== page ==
Benefits of state wildlife crossings demonstrated by WSDOT

WSDOT released new video this week showing a herd of 55 moose, a rare sighting of a black bear crossing, and a nursing moose calf.

SNOQUALMIE PASS, Washington — The wildlife crossing along I-90 has seen heavy traffic this summer.

“It’s really great to see wildlife working with it. We captured several species of wildlife, including bobcats, coyotes, elk and deer,” said Meagan Lott, communications manager for the Washington Department of Transportation.

WSDOT Snoqualmie Passport released a new video This week features a herd of 55 moose, a rare sighting of a black bear crossing and a suckling moose calf.

“We’re essentially trying to provide safe passage for wildlife from the coast to BC’s Rocky Mountains,” said Andrea Wolf-Buck, communications director for Conservation Northwest.

Conservation Northwest has worked with WSDOT on wildlife connectivity for years and said I-90 is a huge obstacle.

“There’s so much work that goes into the front end, and then you see these videos that WSDOT just showed and it shows how important it is to invest in these projects,” Wolf-Buck said.

More will soon be added as part of WSDOT’s nearly $1 billion 15-mile improvement project on I-90 between Hyak and Easton.

A second crossing is planned near Easton, as well as an underpass along Hudson Creek.

“These wildlife hybrids have been strategically placed in areas where we know natural migration patterns exist,” Lott said.

These are expected to be completed over the next two years, plus 15 other wildlife structures.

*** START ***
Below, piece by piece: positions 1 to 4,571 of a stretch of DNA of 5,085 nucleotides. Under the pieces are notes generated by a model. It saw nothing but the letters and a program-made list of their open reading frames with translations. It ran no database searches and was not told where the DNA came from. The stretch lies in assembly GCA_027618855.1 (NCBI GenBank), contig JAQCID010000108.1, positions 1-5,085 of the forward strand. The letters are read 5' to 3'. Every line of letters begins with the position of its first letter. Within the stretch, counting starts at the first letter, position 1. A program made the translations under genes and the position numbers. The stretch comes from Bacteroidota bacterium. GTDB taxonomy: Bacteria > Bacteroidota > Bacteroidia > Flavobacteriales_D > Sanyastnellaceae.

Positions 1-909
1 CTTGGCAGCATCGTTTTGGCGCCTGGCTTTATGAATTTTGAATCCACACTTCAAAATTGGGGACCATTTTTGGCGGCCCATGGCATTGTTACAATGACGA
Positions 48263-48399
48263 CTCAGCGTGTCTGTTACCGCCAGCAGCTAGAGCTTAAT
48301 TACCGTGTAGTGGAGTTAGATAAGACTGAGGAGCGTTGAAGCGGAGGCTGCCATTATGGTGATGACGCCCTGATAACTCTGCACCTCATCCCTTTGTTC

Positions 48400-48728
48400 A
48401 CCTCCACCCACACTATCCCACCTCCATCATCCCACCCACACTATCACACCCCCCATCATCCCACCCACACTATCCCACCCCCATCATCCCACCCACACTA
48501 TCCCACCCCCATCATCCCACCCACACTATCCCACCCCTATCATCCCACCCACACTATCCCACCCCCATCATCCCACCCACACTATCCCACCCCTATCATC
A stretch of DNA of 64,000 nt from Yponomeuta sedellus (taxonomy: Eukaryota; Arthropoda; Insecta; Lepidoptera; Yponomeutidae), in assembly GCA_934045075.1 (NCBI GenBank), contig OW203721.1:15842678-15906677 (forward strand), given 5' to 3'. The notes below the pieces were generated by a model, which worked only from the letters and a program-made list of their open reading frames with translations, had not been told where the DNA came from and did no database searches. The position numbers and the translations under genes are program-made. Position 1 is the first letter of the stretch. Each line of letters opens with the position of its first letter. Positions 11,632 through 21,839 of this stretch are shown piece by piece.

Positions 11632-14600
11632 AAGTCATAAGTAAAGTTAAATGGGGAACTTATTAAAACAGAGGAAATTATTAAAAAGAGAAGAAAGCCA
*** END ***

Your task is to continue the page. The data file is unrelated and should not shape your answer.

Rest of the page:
These crossings are set up after hundreds of car accidents involving wildlife.

“When you’re driving 70 miles an hour and run over a deer. It’s not going to end well,” Lott said.

The state recently invested more money in a similar project along Highway 97, which Wolf-Buck says has reduced collisions by 91% since August 2020.

Conservation Northwest is hoping for more state and federal funding.

“We have big dreams for the I-5 corridor. If you’ve ever driven through Olympia to the coast, you see all these beautiful trees and imagine wildlife trying to cross those highways,” Wolf-Buck said.

WSDOT has seen 4,000 species of wildlife with its thermal imaging cameras since monitoring the first crossing in 2015.

Wolf-buck said investing in wildlife connectivity is now critical as animals now navigate a changing climate.

“Their habitat is changing with climate change, and they need to be able to move to the area that best suits their needs,” Wolf-Buck said. Benefits of state wildlife crossings demonstrated by WSDOT

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